Gurmej Ji has been visually impaired since he was nine years old. He has done service for over 28 years at Sri Harminder Sahib in Amritsar, popularly known as the ‘Golden Temple.’ He studied at an Amritsar college founded by Bhai Veer Singh for the benefit of the disabled and visually impaired.
He was keen that children with special needs make use of their lives and to be as independent as possible and be gainfully employed. Such children were taught not only to read and write Braille, but also to do simple jobs such as looking after themselves. The courses included lessons on music as well. Gurmej Ji succeeded in music and was employed at the age of 17 at the Dehradun Gurdwara for kirtans. He was a regular visitor to the biggest Braille press located in that City and worked with the people concerned to complete some small parts of Gurbani.
He has dedicated all his life for the community in order that people could have opportunities that were unavailable to him. A man of great learning, Gurmej Ji is respected by people (including those of the older generation) for his unique style of rendering Kirtans. He is renowned for reciting most Shabads from memory, a rare feat at the Golden Temple and at Gurdwaras.
The late Sardar Swaran Singh, affectionately known as ‘Daddy Ji’ in Auckland, was Gurmej Ji’s uncle, whose family has helped in the project. Copies of the publication are now being donated to different institutes in India. Gurmej Ji has also kept in mind two visually impaired New Zealand born twins. He is planning to visit New Zealand soon to gift the Braille Edition to them. New Zealand will be among the few fortunate countries in the world that would have Sri Guru Granth Sahib in Braille.
The Braille edition of Sri Guru Granth Sahib is divided into 18 parts and Gurmej has taken care to ensure that it is a true version of the normal edition. This was achieved with the help of his family that lives in New Zealand.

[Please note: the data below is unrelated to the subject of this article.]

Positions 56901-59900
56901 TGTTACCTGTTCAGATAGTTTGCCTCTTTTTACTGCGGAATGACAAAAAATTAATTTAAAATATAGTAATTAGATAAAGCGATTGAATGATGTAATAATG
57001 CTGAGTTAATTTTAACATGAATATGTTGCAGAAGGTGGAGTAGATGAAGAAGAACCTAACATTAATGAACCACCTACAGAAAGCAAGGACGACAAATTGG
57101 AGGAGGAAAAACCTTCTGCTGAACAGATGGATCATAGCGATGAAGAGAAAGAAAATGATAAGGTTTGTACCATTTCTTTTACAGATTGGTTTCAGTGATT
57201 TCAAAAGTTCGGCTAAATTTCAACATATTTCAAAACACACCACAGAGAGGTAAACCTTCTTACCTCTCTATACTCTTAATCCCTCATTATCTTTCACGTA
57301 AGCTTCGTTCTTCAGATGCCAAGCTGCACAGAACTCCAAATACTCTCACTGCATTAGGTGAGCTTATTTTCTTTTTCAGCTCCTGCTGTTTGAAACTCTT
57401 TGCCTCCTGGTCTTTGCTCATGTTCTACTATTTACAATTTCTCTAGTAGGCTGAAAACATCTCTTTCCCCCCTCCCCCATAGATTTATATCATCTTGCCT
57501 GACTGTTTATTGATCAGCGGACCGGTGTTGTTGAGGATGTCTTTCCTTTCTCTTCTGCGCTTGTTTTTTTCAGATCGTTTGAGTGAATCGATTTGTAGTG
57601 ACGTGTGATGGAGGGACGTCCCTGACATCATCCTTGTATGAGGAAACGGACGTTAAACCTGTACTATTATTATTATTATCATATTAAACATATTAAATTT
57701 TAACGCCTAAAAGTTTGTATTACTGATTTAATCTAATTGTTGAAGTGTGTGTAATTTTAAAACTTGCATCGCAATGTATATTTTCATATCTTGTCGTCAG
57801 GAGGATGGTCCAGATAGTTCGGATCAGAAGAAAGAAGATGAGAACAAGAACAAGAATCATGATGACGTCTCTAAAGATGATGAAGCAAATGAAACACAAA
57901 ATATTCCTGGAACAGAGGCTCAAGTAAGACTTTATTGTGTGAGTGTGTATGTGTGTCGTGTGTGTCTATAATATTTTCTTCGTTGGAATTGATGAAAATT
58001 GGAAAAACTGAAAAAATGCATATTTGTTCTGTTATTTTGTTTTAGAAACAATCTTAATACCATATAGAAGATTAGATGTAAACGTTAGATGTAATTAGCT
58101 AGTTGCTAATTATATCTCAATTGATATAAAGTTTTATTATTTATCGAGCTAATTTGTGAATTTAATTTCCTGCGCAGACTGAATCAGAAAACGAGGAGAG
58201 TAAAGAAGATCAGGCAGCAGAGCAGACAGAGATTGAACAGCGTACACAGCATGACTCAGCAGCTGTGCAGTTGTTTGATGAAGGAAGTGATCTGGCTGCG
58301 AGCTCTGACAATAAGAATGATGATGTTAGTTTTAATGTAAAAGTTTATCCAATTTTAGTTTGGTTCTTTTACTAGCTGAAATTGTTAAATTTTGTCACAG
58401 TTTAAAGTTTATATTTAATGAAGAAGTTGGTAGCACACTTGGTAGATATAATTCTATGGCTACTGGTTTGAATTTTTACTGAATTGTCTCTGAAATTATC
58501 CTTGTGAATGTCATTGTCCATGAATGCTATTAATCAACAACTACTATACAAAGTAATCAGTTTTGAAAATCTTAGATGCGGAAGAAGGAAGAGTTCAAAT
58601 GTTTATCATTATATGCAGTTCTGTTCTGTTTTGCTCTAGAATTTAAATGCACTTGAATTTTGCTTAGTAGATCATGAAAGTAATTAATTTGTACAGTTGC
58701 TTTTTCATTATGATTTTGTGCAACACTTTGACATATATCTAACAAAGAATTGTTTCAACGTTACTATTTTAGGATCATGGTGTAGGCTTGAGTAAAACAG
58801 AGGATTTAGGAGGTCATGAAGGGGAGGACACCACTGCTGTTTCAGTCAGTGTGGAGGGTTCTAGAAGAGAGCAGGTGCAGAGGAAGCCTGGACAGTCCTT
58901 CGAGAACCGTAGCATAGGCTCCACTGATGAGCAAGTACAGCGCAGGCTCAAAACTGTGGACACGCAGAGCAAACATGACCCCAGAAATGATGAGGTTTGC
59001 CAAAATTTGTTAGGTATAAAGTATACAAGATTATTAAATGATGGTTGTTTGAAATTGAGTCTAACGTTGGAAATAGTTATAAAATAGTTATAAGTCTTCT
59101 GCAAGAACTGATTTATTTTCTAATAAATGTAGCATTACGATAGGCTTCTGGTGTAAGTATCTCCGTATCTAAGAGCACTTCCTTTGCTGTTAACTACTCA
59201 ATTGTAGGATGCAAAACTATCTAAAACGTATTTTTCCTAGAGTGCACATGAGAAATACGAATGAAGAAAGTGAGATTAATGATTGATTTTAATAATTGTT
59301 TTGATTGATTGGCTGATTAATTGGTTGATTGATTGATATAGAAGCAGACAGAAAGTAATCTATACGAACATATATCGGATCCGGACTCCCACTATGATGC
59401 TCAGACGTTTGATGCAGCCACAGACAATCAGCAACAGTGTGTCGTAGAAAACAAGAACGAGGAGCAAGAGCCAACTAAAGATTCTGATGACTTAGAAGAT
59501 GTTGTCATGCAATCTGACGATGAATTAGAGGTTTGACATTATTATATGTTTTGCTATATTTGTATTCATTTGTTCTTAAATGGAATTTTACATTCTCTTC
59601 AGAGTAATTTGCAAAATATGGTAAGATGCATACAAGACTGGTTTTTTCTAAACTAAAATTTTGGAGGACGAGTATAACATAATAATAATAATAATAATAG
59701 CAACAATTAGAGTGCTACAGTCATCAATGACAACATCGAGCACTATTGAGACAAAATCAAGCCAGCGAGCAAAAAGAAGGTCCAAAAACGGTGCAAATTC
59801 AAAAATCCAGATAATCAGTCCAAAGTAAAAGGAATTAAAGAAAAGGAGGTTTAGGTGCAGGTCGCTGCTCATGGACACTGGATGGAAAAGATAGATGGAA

Source - http://www.sikhiszone.com/news-events/guru-granth-sahib-in-braille-gratifies/
Mar 5, 2020
Sat Shri Akaal,

I'm curious where you are on this topic now that it has been so many years. I came to Sikhism through news in America and eventually converted. One of the things that I found really useful was the bilingualism that exists, at least here. So many Gurdwaras have televisions with a broadcast of what is being heard. This is helpful for people who are new to Punjabi, but it is also helpful to those of us who can't hear. It's not perfect, and it seems to be more of a collection of what is planned than a live captioning. But it does provide a lot of access.

"I am also wondering which sign language is used by Sikhs who are hearing impaired and using sign language to quote the Sri Guru Granth Sahib."

Ignoring me for a moment because I was raised non-Sikh and in America and I use ASL, but when I went to India and met with Sikhs at a Deaf school there, they were signing ISL which has some crossover in Britain and American sign languages but is most similar to Pakistani from what I know so far. Indian Sign is distinct and would be used to quote the Shri Guru Granth Sahib.